Deutsche Bank (DE:DBKGn) expects the cost of a major overhaul in the works to be up to 5 billion euros ($3.4-$5.6 billion), one person familiar with the matter said on Wednesday.
CEO Christian Sewing flagged an extensive restructuring in May. He promised shareholders “tough cutbacks” to the investment bank to turn the lender around after it failed to agree a merger with rival Commerzbank (DE:CBKG).
The lender, Germany’s largest, is planning on cutting between 15,000 and 20,000 jobs, or more than one in five of its 91,500 employees.
A spokesman for Deutsche declined to comment on the expected cost of the restructuring. The bank said it was working on measures to accelerate its transformation so as to improve its sustainable profitability.
“We will update all stakeholders if and when required,” the bank said.
The bank’s supervisory board is due to meet on Sunday to discuss the overhaul, people familiar with the matter said.
Other measures under consideration include a reduction in the size of the bank’s nine-member management board, as well as the creation of a so-called bad bank to hold tens of billions of euros of non-core assets.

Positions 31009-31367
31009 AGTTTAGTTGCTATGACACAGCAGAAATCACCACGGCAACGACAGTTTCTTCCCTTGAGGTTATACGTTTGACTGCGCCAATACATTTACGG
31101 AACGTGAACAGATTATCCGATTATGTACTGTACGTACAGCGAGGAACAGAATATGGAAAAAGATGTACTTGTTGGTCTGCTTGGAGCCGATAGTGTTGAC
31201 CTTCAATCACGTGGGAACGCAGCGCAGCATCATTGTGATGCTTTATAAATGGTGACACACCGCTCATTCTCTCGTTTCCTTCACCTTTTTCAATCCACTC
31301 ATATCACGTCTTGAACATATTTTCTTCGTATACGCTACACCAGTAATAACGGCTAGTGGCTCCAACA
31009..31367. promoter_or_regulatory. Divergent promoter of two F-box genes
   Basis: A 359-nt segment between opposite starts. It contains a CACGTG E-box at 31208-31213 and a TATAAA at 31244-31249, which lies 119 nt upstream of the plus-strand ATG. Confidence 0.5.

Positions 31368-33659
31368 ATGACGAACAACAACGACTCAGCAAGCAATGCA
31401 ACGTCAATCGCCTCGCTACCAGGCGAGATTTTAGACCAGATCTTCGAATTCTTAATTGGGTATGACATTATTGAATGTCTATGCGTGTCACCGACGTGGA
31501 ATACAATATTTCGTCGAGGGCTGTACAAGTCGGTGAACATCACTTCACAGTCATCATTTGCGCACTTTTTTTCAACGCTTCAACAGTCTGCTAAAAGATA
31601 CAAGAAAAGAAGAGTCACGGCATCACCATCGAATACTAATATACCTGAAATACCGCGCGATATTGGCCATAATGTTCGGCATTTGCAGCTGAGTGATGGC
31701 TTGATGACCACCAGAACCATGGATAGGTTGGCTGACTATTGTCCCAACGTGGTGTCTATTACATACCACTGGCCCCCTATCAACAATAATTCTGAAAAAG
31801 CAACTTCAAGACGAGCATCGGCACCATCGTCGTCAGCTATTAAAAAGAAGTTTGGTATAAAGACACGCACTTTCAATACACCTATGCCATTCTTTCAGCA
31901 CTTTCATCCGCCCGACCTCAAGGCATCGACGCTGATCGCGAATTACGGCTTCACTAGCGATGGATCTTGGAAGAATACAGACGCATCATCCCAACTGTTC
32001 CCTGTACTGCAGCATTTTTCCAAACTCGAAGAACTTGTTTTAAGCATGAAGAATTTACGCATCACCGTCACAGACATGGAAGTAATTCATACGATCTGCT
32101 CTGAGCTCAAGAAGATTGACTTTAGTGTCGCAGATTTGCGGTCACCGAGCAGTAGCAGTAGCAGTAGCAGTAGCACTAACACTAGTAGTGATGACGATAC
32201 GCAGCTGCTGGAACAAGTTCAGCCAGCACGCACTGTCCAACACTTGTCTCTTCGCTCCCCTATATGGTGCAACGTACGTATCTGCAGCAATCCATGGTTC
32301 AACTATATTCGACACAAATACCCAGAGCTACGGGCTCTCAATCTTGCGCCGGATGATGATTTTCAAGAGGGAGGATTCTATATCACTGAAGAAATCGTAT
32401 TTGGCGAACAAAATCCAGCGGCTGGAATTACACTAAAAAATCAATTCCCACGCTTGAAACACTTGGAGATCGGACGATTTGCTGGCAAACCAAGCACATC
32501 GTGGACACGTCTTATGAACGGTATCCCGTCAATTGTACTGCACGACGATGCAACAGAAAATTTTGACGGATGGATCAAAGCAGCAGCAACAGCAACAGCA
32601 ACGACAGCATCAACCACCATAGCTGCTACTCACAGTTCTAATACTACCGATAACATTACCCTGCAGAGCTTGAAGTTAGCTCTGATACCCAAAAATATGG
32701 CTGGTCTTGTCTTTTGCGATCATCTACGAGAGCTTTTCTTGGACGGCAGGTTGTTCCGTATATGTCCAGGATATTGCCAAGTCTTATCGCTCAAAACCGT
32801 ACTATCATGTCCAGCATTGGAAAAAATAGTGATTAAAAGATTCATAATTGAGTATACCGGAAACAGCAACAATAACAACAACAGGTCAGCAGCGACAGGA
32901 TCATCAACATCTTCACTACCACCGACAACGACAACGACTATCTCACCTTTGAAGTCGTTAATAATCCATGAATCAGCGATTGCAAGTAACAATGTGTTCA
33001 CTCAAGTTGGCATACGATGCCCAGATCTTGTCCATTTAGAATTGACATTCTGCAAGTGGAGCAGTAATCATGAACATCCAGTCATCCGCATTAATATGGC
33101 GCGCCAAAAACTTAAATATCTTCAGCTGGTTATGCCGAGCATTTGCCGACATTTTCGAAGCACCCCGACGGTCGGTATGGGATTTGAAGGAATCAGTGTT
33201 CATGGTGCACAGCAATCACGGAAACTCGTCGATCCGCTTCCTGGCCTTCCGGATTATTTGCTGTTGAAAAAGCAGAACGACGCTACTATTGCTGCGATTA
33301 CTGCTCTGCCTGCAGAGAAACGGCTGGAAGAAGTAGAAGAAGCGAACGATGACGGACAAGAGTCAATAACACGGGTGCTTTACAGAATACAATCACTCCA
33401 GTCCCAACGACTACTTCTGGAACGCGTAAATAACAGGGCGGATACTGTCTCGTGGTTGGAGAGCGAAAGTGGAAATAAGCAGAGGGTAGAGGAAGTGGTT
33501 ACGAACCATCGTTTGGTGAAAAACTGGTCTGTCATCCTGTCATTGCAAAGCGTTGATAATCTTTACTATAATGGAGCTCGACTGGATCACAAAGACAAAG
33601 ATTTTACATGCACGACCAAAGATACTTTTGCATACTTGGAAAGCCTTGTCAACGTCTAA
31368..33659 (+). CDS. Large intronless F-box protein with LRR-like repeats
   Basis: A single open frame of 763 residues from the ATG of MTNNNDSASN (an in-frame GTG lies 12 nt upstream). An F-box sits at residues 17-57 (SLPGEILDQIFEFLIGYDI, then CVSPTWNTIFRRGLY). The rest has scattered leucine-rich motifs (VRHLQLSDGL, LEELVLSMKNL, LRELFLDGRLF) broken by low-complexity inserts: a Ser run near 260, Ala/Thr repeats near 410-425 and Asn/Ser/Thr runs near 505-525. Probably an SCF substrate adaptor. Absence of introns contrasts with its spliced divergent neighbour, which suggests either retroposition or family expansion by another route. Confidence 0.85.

“Sewing really wants to move the needle,” said a person familiar with the plans.
Taken together, the measures are an effort to retreat from riskier investment banking – after years of rampant expansion – and focus its effort on mainstream markets.
The overhaul suggests the bank is coming to terms with its failure to keep pace with Wall Street’s big hitters such as JP Morgan and Goldman Sachs (NYSE:GS).
The bulk of the job cuts will take place outside Germany, said a person with knowledge of the plans.
That is because they are focused on the investment bank, a unit that has struggled to generate sustainable profits since the 2008 financial crisis.
The bank is planning to shrink or shutter equity and rates trading businesses outside Europe, sources have said.